Marking activity took place in the centre of activity of all individuals, confirming that the strong correspondence between the data from radio-tracking and surveys for latrines was not a casual byproduct of badger choice for the most effective sites for scent mark deposition.

Questioning the validity of faeces counts in assessing habitat selection by otters, Kruuk & Conroy (1987) asserted that faeces do not indicate importance of sites for activities other than marking, quoting bridges for otters and lamp-posts for domestic dogs. These examples may lead to some misunderstanding, confusing the selection for habitats with selection for marking sites. Our results suggest that these two levels of selection must be clearly distinguished. Among available marking sites (linear elements), badgers selected those which crossed the habitat (woods) where all the members of the group were most active and scent-messages had the highest probability of being shared.

The small sample size of our study does not allow us to infer general conclusions about the validity of using latrine surveys to assess habitat selection in badgers. A similar pattern seemed to emerge in a hilly area of northern Italy (Balestrieri et al. 2006), although the surveys in that study were not precise enough to allow reliable comparison with radio-tracking data. However, in southern Portugal, surveys for badger signs have outlined a pattern of habitat selection consistent with that drawn through radio-telemetry (Rosalino et al. 2008).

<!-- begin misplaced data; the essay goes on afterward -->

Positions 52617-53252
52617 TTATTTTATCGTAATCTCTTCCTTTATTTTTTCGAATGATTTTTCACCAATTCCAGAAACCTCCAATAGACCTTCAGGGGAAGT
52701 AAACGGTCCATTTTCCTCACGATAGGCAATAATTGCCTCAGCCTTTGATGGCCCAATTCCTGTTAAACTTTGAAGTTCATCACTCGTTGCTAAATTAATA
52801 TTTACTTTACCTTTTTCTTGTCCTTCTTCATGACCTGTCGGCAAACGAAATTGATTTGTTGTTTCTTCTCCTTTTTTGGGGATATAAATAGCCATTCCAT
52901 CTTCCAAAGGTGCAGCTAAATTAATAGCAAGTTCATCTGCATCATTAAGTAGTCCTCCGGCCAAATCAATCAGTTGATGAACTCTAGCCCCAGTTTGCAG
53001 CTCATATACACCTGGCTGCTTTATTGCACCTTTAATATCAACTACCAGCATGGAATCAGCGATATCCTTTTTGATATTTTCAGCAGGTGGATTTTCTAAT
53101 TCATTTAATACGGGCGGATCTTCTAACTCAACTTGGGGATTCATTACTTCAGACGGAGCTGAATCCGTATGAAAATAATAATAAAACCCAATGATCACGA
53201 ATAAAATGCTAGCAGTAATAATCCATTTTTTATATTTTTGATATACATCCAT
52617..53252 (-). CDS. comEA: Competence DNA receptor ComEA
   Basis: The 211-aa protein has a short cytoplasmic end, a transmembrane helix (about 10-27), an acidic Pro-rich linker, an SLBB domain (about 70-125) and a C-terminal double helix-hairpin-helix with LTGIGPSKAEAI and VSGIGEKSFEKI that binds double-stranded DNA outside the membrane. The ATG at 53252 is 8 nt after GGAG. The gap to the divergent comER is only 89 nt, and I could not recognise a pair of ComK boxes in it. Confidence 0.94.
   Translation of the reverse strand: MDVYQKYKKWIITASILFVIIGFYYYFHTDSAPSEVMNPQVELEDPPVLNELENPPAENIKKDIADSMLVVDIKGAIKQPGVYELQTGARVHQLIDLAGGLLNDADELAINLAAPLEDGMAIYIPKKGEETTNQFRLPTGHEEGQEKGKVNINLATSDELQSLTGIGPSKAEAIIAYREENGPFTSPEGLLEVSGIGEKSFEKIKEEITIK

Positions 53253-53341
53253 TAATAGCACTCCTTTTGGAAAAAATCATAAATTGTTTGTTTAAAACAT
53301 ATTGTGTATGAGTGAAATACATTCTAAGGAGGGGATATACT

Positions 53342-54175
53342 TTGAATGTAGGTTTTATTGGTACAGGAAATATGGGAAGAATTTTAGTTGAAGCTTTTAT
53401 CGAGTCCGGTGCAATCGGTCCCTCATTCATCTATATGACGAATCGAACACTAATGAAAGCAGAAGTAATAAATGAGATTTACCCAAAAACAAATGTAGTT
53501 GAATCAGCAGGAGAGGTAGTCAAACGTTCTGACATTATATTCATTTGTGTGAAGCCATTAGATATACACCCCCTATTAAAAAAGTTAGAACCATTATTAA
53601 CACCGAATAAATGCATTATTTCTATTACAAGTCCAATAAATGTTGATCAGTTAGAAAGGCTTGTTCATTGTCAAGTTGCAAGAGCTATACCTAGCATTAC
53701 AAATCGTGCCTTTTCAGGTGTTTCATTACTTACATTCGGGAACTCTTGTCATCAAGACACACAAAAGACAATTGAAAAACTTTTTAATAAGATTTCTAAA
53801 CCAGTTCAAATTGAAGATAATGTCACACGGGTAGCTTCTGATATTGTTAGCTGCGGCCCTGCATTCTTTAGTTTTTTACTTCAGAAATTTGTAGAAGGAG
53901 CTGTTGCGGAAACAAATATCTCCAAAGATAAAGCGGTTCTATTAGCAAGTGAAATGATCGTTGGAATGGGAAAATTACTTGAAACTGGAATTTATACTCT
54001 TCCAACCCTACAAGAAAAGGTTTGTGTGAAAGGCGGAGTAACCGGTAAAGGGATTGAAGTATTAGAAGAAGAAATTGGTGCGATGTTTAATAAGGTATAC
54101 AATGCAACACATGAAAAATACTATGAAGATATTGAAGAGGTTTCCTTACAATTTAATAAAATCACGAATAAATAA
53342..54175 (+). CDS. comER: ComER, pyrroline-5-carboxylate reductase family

Although radio-tracking allows the best insight into carnivore territorial behaviour at a small-scale level, available evidence suggests that latrine distribution might be used to broadly determine the habitat selection of badgers at the landscape level in low-density populations.


we wish to thank the Rivers Po and Orba Park (Vercelli and Alessandria Provinces) for financial support. We are particularly grateful to Laura Gola for logistic and technical assistance, and to Mersia Gandolfi and Cristina Priori for their help with field research. C.F. Mason kindly improved the English style.



N.J. Aebischer & P.A. Robertson 1992: Practical aspects of compositional analysis as applied to pheasant habitat utilization. - In: I.G. Priede & S.M. Swift (Eds.); Telemetry: Remote Monitoring and Tracking of Animals. Wildlife Ellis Horwood, Chichester, pp. 285–293. Google Scholar


N.J. Aebischer , P.A. Robertson & R.E. Kenward 1993: Compositional analysis of habitat use from animal radio-tracking data. - Ecology 74: 1313–1325. Google Scholar


A. Balestrieri & L. Remonti 2000: Reduction of badger (Meles meles) setts damage on artificial elements of the territory. - Hystrix (N.S.) 11(2): 3–6. Google Scholar


A. Balestrieri , L. Remonti & C. Prigioni 2004: Diet of the Eurasian badger (Meles meles) in an agricultural riverine habitat (NW Italy). - Hystrix The Italian Journal of Mammalogy 15(2): 3–12. Google Scholar


A. Balestrieri , L. Remonti & C. Prigioni 2006: Reintroduction of the Eurasian badger (Meles meles) in a protected area of northern Italy. - Italian Journal of Zoology 73(3): 227–235. Google Scholar